An interdisciplinary group of U-M researchers turned to Twitter to see whether online discussions about food can help inform policy makers. They used community-based surveys to gather demographic and health-related behavior information that might help explain health status and disparities between groups, and whether there were differences between how groups of residents of a given region discussed food.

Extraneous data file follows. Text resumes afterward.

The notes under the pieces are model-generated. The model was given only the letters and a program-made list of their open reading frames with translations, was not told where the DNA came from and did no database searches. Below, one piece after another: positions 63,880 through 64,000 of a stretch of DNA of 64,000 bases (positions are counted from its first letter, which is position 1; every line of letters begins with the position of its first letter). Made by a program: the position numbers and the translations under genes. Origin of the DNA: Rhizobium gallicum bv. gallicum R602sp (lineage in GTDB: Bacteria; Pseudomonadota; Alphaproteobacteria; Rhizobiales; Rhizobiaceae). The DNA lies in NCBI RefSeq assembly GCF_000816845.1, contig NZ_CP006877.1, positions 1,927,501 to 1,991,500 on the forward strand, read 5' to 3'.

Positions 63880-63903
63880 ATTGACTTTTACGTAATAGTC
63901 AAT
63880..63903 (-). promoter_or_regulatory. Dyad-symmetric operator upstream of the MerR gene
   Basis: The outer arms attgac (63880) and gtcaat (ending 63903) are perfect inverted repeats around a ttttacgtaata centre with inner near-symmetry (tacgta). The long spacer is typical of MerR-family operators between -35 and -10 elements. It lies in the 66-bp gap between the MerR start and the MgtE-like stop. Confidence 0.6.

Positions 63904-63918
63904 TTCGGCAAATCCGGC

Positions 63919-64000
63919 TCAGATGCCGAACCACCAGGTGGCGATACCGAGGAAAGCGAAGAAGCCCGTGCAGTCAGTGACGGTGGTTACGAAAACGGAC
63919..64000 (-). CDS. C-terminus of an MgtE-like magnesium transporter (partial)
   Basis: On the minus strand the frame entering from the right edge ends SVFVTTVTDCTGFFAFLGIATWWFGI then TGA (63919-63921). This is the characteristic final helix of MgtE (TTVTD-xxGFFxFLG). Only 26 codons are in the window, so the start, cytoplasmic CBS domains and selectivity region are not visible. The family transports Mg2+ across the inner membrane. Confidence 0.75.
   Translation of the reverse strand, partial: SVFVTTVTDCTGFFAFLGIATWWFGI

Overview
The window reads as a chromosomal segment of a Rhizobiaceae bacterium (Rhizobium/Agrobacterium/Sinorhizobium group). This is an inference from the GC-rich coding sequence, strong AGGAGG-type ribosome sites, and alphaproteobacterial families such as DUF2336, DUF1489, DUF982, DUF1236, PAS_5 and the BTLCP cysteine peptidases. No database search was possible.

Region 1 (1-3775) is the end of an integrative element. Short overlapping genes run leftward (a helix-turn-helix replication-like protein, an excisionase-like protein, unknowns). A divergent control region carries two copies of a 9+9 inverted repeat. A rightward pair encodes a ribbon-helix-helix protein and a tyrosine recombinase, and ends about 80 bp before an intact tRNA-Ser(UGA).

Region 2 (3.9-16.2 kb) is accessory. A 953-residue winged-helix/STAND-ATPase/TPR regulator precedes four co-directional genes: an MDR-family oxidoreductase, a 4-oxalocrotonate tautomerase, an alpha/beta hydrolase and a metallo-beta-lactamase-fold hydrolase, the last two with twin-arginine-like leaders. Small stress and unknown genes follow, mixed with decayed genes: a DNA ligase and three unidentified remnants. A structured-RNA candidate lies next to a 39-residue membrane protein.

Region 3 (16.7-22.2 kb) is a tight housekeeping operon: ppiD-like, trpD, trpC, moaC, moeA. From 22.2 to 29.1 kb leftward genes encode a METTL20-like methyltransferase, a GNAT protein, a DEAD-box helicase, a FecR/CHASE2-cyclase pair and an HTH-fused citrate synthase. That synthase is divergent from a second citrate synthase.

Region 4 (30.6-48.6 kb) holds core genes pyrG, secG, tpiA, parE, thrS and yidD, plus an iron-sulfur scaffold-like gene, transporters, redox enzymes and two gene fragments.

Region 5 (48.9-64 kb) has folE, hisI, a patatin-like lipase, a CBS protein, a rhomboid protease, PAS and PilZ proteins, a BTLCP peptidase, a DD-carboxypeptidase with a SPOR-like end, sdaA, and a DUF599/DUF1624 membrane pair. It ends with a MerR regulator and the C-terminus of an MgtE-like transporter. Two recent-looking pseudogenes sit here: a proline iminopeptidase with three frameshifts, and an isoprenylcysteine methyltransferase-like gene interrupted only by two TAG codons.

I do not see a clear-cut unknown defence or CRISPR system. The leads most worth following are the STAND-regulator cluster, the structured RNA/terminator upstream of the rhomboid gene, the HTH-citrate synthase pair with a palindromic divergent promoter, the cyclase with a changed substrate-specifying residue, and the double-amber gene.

Their analysis began by scoring different food-related keywords, including types of foods, modes of preparation, and popular restaurants based on their healthiness. Next, using Twitter’s API, the group gathered geo-tagged tweets from more than 1,200 census tracts around the Detroit area.
“Social determinants of health, such as neighborhood walkability, mentions of food deserts, safety concerns — these kinds of references show up in tweets,” says V.G. Vinod Vydiswaran, assistant professor at the Medical School and the School of Information, who was lead author on the study.